Among those affected were prisoners, at Golden Grove Remand Section, floodwaters filled cells with approximately 3 feet of water. Those detained there were awaiting trial but have not yet been convicted. “A lot of offices were called out, some couldn’t reach the line of duty, they had to move prisoners from their cells to higher grounds, a very difficult task, a lot of prisoners and no staff, many prisoners lost their personal items.” For many first responders, it was hard for them as well, to commute, the Defense Force that could reach the line of duty helped distribute supplies and aided in rescue operations some people needed to be airlifted from their homes, they also utilized boats and rafts for rescue missions and the Coast Guards used scuba gears. During all the chaos “the Army delivered a baby, in the midst of the flood, on a boat.”
Even though disasters as a whole, are devastating for those that are affected, the recovery process and or the immediate aftermath is really what defines the moment. It’s a time in which many people effortlessly come together as one and take care of one another. Even though it is initially a time of weakness and sadness many people gain strength, sometimes going above and beyond to help others. In such a situation, people often open their hearts to complete strangers, it’s a beautiful thing. “Alone we can do so little; together we can do so much.”
Reliable health resources after a severe natural disaster is an important factor, to begin recovery. Psychological health assistance should be a priority. Just imagine losing everything, but your life. All that you have ever worked for, such as your homes, businesses, some or all family members and or friends. Emotional support and mental stability is defiantly a need not a want.
On an everyday basis people have personal concerns and or issues in which they have to deal with, but now adding the effects of a natural disaster the trauma can be overwhelming. Stress, depression, anxiety, post-traumatic stress disorder, only to name a few. This is not only a concerning factor for adults but also children as well. Remaining with little to nothing, in a state or country that has per-existing economic issues, poor infrastructure, political controversy, etc. is just throwing salt on an open wound. All these issues aren’t separate from one another they all correlate and are long term problems. For those who are already living in impoverished areas, after a natural disaster life becomes even harder. Getting assistance to repair and replace things in this case after hurricane Maria assistance wasn’t guaranteed, which became paralyzing for many families that were already dealing with economic complications.
For adults, those with families both children and seniors this can be extremely hard. Taking into consideration pre-existing health issues in which they may not have access to the medication they need, or electricity for electricity-dependent medical devices. The power outage after Hurricane Maria was stifling, without electricity for months unable to have what we consider in the twenty- first century as an essential. For those with children, having to act like you are emotionless or trying to make it seem like everything was ok, and that you’re ok, hindered their healing process after the trauma, having low expectations of a positive aftereffect.
For children this is like a loss of childhood, their capacity to adapt to this new lifestyle is not easy. Seeing your parents frustrated because things are just out of their control, struggling to find clean water, no electricity for months, home needing repairs if it isn’t completely gone. The normalcy of their life is somewhat gone, schools closed for weeks to months, the loss of playmates, places they once went destroyed, etc. According to the article The Maria Generation’: Young People are Dying and Suffering on an Island with a Highly Uncertain Future children’s reading, writing, and math skills began to decline, children either attempted to commit suicide or did, increase in sexual abuse, depression and or anxiety. It became “learned hopelessness” their “normal childhood” gone in a blink of an eye and their opportunity to be the “perfect child” is lost in the trauma.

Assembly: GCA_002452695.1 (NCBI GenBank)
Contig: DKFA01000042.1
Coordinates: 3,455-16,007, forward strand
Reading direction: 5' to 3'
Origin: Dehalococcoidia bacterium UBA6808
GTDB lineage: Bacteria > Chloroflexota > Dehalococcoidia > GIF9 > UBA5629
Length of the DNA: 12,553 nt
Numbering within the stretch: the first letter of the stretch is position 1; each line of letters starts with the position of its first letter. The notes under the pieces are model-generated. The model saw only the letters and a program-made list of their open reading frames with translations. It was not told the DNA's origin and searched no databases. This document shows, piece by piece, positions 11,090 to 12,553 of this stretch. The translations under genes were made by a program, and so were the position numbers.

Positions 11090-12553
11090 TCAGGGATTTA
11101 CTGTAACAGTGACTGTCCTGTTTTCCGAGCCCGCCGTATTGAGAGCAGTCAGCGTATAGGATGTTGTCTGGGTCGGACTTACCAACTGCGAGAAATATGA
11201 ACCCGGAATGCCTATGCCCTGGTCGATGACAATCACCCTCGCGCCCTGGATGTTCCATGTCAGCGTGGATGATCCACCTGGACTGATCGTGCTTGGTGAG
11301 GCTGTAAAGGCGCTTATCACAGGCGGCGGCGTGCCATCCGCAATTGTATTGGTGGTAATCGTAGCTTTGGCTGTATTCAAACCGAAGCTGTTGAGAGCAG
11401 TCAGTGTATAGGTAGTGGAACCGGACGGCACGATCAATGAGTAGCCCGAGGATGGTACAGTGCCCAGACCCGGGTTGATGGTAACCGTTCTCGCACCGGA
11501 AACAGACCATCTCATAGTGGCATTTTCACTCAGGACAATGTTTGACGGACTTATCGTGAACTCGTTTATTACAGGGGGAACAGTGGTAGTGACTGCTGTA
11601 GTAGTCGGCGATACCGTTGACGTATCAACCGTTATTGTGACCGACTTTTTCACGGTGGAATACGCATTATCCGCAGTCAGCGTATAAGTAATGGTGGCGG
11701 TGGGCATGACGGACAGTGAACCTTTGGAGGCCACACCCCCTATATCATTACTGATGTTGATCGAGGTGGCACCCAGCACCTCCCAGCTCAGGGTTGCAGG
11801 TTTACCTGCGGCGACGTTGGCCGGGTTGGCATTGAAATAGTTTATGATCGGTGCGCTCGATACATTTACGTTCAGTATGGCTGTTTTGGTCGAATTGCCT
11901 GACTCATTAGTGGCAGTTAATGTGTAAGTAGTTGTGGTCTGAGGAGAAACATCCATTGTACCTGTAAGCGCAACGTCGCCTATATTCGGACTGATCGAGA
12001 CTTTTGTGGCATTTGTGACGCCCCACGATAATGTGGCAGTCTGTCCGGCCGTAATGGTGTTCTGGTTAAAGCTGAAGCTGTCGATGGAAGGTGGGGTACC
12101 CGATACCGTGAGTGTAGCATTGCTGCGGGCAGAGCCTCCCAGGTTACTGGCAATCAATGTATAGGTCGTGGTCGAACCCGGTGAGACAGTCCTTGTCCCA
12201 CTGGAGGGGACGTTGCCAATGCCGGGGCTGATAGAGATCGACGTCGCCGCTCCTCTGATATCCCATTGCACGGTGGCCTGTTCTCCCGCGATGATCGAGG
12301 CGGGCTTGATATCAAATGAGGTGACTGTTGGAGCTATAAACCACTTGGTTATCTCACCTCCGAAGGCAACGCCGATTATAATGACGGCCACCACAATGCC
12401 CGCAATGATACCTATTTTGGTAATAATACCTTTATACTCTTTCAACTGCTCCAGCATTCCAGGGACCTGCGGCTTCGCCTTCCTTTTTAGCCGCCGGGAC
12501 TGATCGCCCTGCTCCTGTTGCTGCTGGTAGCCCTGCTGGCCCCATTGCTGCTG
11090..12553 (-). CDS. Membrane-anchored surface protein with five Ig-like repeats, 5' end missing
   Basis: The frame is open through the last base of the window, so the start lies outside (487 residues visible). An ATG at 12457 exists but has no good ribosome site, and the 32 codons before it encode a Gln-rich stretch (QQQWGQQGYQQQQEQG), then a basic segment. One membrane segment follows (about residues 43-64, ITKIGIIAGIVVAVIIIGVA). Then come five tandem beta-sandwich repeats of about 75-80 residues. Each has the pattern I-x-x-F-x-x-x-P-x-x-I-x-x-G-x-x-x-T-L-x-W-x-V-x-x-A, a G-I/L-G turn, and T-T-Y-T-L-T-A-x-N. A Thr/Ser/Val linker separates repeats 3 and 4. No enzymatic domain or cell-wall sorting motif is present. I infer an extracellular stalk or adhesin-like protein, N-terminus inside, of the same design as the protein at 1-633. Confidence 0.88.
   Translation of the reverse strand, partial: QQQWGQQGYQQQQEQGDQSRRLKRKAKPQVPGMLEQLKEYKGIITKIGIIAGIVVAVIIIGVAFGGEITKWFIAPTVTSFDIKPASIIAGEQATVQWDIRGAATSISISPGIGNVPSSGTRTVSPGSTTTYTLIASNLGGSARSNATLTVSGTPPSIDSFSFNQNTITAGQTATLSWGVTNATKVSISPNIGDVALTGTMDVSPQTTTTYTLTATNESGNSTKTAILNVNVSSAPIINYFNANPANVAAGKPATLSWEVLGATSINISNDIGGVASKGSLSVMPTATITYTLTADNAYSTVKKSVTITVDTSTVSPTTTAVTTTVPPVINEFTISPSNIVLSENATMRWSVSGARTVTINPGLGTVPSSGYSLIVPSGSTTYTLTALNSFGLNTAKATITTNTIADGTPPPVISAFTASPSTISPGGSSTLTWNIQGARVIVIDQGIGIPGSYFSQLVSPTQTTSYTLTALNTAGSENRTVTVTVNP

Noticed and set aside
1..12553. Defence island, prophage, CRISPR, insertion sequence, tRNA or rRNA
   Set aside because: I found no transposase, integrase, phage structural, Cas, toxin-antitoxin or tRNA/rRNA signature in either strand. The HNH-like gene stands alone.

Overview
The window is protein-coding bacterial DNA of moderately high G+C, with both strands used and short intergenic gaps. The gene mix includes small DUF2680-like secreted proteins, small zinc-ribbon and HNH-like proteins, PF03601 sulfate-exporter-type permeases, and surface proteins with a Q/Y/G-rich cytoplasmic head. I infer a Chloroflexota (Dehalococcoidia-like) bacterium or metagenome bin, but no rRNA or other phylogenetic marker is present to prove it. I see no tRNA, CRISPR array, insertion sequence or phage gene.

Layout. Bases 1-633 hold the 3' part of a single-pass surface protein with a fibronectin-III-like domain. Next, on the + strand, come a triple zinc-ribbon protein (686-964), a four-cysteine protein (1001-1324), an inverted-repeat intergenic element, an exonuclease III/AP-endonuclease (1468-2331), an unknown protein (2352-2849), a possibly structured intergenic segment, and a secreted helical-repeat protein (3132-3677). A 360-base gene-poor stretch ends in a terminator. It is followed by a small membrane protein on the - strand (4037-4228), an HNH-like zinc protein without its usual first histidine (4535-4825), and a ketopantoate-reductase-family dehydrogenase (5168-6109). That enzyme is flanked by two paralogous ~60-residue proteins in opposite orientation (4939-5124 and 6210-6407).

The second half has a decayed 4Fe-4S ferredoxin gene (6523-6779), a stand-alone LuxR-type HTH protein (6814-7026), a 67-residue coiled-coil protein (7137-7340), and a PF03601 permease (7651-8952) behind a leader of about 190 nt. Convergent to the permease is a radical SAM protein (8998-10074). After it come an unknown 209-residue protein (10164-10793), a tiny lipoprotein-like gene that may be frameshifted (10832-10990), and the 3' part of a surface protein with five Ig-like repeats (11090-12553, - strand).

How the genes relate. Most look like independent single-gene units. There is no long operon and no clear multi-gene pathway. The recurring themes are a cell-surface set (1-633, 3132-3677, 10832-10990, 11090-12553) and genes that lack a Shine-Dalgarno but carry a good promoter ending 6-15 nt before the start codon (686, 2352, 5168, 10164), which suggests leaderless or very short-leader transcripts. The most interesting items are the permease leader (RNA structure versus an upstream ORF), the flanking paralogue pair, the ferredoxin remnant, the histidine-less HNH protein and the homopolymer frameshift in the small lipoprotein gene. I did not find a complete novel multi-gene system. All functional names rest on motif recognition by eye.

The gone but never forgotten lives, wreaked material possessions, shortcomings of natural resources, and the sense of abandonment one or the other or combined played an enormous role in the trauma people faced. Patricia Noboa Ortega the author of Psychoanalysis as a Political Act After Maria was one of the people who volunteered her needed service as a psychologist to listen to the people of Puerto Rico. She set out to “provide a safe space in which residences could talk about their experiences and thus allow them to calm their anguish… talk about their distress, suffering… it was a way for human beings to calm their anguish with words” (272) She made a great point stating that every person is different, no two people are alike, “they could have lost the same thing” but react and feel differently. After being in a traumatizing situation it’s common for people to become actors and actresses as they tend to put up a front, while inside their dying. For the author, her home signified “a promise that she made to herself as a child,” (272) for many accomplishments and dreams were crushed, having to start all over and not sure what the future holds.
Not everyone has the mentality to cope well, communication is gold, simply asking someone how they are doing, or feeling may make a total difference to their mood. Talking with your child or children, having an honest and pure conversation and or allowing a professional to do such, maybe a step towards walking them off a ledge, but with words. Also, in the article listed above, there was a young man that sent a warning text to his mother. Unfortunately, the telecommunication lines were poor his mother’s replied text message got delivered after it was too late. The young man committed suicide, he was crying for help, he just needed reassurance that his life was worth living, but he didn’t get it in time.
After such a traumatic event in which the majority of the people experienced a drastic change, people need a support system not in a financial aspect, but physically and psychologically. During times like this building connections and having someone to talk to is consoling, just someone listening to you, without them transferring their emotions. Releasing this heavyweight off of your chest will likely allow you to stop with the clouded thoughts and have some clarity.